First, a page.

Thinking about abortion has me also thinking about euthanasia. I don't personally see how one can go without the other for long. If society decides killing is admissible for no reason other than inconvenience, then the two are natural bed-fellows. It matters little how young or how old you are, if you're a certain type of pain in the ass to someone, you'd better be ready to die.
Proponents of euthanasia and abortion tend not to frame their argument as such, but that's the gist of it. Usually we hear them speak of personal freedom, mercy, a right to choose and a right to die. Superficially, it all seems very reasonable. Shouldn't we have the ability to decide when we die, or to decide what happens within our bodies? Isn't opposition to abortion and euthanasia simply another right-wing restriction designed to stifle one's natural inclinations toward killing small children, the infirm, the disabled, and the old?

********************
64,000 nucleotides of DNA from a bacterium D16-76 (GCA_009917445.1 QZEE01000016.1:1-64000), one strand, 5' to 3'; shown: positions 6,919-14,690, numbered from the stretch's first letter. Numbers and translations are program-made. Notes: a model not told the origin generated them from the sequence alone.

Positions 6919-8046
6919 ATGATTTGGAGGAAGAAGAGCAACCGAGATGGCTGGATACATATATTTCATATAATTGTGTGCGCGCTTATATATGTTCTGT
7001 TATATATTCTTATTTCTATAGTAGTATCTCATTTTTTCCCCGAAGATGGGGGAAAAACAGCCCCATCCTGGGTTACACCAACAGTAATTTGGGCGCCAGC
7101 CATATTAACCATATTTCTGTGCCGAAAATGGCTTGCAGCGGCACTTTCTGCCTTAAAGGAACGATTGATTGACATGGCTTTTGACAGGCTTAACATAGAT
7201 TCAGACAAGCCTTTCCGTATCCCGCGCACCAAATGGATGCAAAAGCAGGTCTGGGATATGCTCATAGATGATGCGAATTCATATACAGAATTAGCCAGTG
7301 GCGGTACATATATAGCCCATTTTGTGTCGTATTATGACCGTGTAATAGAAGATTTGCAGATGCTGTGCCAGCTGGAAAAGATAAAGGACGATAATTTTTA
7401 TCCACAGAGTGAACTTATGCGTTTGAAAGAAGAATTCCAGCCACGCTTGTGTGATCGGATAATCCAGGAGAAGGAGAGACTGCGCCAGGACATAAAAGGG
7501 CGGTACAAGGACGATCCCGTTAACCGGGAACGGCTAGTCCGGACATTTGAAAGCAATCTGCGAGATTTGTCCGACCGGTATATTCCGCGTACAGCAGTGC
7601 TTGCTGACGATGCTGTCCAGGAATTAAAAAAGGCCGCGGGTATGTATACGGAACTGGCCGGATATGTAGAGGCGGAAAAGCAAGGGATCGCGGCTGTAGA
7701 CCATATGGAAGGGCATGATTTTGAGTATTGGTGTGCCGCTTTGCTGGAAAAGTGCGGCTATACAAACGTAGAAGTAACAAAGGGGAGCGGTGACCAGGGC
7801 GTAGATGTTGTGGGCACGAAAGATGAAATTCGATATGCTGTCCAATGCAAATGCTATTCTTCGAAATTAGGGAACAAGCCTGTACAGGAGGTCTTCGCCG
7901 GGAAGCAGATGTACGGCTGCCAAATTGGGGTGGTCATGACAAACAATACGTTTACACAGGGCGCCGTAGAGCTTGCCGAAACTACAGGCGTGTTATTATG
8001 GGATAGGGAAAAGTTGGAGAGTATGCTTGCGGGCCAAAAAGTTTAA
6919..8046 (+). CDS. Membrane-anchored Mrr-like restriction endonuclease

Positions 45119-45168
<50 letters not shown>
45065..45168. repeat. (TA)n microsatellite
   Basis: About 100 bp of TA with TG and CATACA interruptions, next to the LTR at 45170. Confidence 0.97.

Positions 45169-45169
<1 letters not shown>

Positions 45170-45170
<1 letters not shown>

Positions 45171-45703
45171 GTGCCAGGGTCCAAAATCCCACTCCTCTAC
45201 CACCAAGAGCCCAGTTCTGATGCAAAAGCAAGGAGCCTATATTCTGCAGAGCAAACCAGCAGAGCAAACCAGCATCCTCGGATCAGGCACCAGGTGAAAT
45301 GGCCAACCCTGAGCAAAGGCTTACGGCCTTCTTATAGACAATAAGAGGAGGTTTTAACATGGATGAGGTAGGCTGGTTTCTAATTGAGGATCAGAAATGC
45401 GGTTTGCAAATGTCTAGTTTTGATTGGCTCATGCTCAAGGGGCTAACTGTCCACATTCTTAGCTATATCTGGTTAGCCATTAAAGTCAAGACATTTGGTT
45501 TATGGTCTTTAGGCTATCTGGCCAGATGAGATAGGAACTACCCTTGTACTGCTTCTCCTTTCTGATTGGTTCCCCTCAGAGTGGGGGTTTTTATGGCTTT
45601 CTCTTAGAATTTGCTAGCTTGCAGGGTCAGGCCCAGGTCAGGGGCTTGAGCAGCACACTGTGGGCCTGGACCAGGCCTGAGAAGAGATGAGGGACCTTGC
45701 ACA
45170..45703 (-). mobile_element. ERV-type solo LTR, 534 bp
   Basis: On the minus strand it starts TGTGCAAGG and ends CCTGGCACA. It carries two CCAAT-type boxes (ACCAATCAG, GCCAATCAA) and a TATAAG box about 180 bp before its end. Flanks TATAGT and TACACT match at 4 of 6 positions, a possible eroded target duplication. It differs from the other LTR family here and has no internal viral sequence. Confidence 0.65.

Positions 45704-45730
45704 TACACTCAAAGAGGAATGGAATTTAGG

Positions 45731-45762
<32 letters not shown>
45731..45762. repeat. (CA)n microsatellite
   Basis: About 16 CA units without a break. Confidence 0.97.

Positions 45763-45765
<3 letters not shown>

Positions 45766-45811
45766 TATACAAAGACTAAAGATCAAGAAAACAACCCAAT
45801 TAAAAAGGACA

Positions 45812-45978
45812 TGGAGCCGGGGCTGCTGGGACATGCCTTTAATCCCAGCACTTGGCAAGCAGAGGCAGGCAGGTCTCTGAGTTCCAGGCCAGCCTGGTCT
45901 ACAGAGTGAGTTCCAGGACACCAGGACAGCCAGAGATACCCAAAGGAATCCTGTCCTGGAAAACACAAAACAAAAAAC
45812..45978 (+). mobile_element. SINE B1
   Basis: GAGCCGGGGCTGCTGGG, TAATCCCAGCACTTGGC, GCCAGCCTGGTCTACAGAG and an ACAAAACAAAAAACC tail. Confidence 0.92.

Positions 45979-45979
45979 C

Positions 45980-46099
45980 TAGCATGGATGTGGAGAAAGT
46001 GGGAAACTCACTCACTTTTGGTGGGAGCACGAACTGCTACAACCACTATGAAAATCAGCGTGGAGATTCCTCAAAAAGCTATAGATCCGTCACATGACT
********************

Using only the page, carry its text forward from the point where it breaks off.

In the face of brief scrutiny, the pro-choice and pro-euthanasia arguments decay rather quickly. Each argument rests upon the assumption that things will be worse if the person in question does not die. Seldom discussed is the courageous woman who put up with peer condemnation for not choosing to terminate her pregnancy and raised an international and NHL hockey star. One never hears about the unfortunate woman in Australia who killed herself in front of a group of supporters, thinking she had terminal cancer, only for the autopsy to discover the opposite. In the view of the pro-death movement, these are mere aberrations: abortions and suicides are always the right thing to do. There are no mistakes - just move on. Rinse & repeat. Die, die, die.